Saturday, 5 April 2014


by Hilary Rowley

Our glasshouse has been a scene of sick and miserable plants this year, with only a couple of success stories.  Before planting, I sterilised the glasshouse with a spray of diluted baking soda in an attempt to make conditions unsuitable for the fungal diseases. We also got some stylish new windows installed by Eric the builder to increase air flow, but lost most of the gherkin plants to fungal collapse after only a few jars were bottled. The cucumbers have managed to stay alive a lot longer, but they too collapsed, and were very carefully removed.

No water had been splashed around to spread the spores, and all the plants were in clean terracotta containers, so no old soil from last year was used. Maybe it was the bad season, but our tomato harvest is getting worse each year, regardless of the season. At least one illness was eliminated: I put some dolomite in the planters and it stopped the problem of blossom-end rot.

The success story was the eggplants. We have never before been able to get them to fruit, but this year have a massive crop from four plants of a variety called ‘Tokyo Black’  from King’s seeds. So I am recommending this sort to Blueskin Bay gardeners. 

Another big glasshouse problem that we had this year was whitefly. There were clouds of them rising off the tomatoes and eggplants. They ignored my liberal scattering of pyrethrum plants, they thumbed their noses at soap sprays, and pyrethrum sprays, but I finally got them with diatomaceous earth. A packet of it turned up in the mail, and for once it was a useful piece of junk mail.  Known as fossil-shell flour, it is made from the finely ground fossilized shells of single cell phytoplankton known as diatoms.  The tiny particles are so hard and sharp that they lacerate the insects and absorb their body fluids, causing dehydration and death. It sounds like nasty stuff for aphids, but also for other insects so must be sprayed where no bees will be harmed. I figured a glasshouse, when I no longer need any pollination to happen would be a good place to experiment. I mixed a small amount with water and sprayed it on the eggplants, and after a few days there is barely a live aphid anywhere, ha… gotcha.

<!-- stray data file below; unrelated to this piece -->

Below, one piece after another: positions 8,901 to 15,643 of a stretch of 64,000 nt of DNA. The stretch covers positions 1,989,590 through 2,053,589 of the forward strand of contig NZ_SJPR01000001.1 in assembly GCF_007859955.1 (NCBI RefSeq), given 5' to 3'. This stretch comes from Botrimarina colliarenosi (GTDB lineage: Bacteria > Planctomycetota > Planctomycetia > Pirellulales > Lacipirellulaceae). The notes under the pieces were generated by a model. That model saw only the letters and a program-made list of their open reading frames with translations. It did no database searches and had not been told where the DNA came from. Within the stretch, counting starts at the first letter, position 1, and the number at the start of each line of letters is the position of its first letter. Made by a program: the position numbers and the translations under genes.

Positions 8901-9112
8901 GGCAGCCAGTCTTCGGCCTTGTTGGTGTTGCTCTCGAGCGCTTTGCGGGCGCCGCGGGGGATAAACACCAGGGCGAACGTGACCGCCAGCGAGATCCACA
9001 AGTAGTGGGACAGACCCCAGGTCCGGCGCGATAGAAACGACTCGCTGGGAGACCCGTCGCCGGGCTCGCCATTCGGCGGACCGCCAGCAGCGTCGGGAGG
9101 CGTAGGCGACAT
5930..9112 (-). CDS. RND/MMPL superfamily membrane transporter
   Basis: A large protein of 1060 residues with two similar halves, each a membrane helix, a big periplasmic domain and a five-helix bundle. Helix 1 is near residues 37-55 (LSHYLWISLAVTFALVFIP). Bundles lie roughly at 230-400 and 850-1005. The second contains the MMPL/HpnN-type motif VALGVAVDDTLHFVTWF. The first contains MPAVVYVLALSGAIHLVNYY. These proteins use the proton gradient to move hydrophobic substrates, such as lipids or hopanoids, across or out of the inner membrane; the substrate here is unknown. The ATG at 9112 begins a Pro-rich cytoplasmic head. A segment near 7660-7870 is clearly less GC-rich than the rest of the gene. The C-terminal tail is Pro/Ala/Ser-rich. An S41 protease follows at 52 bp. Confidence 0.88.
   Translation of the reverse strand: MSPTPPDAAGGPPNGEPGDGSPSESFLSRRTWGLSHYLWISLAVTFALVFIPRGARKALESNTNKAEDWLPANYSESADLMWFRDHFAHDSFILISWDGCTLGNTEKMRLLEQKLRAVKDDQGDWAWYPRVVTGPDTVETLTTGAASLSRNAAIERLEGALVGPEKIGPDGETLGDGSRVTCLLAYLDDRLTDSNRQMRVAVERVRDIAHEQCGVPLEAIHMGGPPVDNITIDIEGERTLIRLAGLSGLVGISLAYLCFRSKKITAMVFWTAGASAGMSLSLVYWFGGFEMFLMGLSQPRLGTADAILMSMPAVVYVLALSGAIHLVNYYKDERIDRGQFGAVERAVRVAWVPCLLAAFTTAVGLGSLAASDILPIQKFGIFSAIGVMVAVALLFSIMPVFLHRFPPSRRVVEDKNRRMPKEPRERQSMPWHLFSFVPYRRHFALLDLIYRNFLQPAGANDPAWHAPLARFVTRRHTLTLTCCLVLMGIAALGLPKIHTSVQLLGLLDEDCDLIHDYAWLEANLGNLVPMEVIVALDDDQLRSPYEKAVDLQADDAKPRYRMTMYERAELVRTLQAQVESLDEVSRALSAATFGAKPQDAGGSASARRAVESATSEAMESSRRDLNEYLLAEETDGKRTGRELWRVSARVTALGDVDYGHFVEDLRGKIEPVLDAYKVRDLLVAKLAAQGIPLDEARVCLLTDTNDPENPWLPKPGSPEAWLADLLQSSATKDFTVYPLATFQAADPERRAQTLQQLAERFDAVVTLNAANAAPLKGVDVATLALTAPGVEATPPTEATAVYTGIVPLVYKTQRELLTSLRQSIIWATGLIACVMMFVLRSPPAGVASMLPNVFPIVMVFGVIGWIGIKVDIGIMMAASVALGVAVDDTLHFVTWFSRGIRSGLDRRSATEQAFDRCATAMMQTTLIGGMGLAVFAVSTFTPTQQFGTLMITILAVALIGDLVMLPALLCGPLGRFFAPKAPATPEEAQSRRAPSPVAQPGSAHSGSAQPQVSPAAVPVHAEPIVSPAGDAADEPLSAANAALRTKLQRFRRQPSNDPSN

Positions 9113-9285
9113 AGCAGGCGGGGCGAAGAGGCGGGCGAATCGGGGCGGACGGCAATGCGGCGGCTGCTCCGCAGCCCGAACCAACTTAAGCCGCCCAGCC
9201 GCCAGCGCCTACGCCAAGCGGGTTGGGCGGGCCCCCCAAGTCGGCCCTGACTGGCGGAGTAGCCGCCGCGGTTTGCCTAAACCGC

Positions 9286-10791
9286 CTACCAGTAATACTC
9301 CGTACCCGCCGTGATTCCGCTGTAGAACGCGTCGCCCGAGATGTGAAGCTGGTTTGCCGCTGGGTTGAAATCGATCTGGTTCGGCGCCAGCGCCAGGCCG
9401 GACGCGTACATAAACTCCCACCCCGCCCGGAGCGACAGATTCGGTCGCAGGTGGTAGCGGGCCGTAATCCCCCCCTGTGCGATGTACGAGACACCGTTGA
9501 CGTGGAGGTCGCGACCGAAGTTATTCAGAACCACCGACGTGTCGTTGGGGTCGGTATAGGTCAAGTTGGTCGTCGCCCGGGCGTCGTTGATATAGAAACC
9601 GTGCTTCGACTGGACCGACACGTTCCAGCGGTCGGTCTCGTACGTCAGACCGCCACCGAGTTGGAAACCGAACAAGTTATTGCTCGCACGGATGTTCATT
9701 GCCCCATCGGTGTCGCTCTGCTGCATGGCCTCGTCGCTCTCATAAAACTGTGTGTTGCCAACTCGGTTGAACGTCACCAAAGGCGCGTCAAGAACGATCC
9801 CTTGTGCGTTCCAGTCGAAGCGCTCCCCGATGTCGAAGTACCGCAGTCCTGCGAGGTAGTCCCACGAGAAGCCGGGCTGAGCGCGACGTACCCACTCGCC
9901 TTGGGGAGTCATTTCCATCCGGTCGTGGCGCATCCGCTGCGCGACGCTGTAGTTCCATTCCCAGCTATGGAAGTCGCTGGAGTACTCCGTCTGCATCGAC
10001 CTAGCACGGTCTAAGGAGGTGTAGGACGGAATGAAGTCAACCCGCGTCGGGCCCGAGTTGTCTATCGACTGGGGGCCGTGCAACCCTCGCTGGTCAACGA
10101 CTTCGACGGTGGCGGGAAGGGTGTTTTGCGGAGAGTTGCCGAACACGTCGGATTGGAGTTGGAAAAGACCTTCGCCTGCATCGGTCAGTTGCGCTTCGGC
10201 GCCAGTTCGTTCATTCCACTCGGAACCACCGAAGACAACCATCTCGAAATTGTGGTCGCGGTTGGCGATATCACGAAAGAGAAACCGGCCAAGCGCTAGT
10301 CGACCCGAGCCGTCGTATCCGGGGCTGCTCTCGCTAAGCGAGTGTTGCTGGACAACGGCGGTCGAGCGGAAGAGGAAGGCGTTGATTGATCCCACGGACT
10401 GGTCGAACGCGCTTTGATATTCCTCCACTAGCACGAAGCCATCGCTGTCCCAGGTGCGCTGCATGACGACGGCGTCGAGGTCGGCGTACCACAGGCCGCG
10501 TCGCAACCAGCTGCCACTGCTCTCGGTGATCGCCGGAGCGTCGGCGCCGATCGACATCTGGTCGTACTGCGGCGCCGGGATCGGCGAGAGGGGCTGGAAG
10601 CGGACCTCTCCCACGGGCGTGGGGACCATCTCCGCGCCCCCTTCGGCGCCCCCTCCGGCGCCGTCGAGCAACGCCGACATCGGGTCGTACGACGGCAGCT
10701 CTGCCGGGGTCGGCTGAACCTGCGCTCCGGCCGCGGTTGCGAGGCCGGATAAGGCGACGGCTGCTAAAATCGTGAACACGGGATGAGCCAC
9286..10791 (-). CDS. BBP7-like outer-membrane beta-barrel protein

I keep finding these amazing, huge apples lying on the road, where they have fallen off our neighbour’s tree and rolled down their driveway. I have been picking them up and taking them home, justifying it as collecting vegetable road kill. Thank you, neighbours. We have been making a kind of low-sugar puree with these apples and wild blackberries and spreading it on the trays of the dehydrator, to make delicious low-sugar fruit leather.

Most fruit preservation involves buckets of sugar, but with dehydration the natural sugars in the fruit are concentrated. I tried dehydrating blackberries on their own but the texture was a bit cardboardish.  With solar electricity an electric dehydrator makes good sense but there are other ways.  A local couple, the Grimwoods, have invented a passive dehydrator, made from a plastic bathtub. The plans are available in the Lifestyle Block magazine publication ‘A fresh take on preserves’. They also have a brilliant idea for using small dome tents as insect-proof solar dehydrators.

Usually we can grow great corn here by getting a head start on the growing season. I plant trays of corn seeds under cover, and transplant them as soon as the risk of frost has passed. This year, though, nothing was germinating, so I replanted twice before figuring out that a wee mouse was digging up each seed and eating it. Once I’d caught the fattest, glossiest mouse I’ve ever seen, and got some corn germinated, I had missed the head start, so consequently we have a poor corn crop. I planted some pop corn too which has a beautiful red-coloured plant.  At least with popcorn you only need a tiny bit to make an impressive looking quantity of food, and I think next year without that clever mouse, it will be a successful crop.

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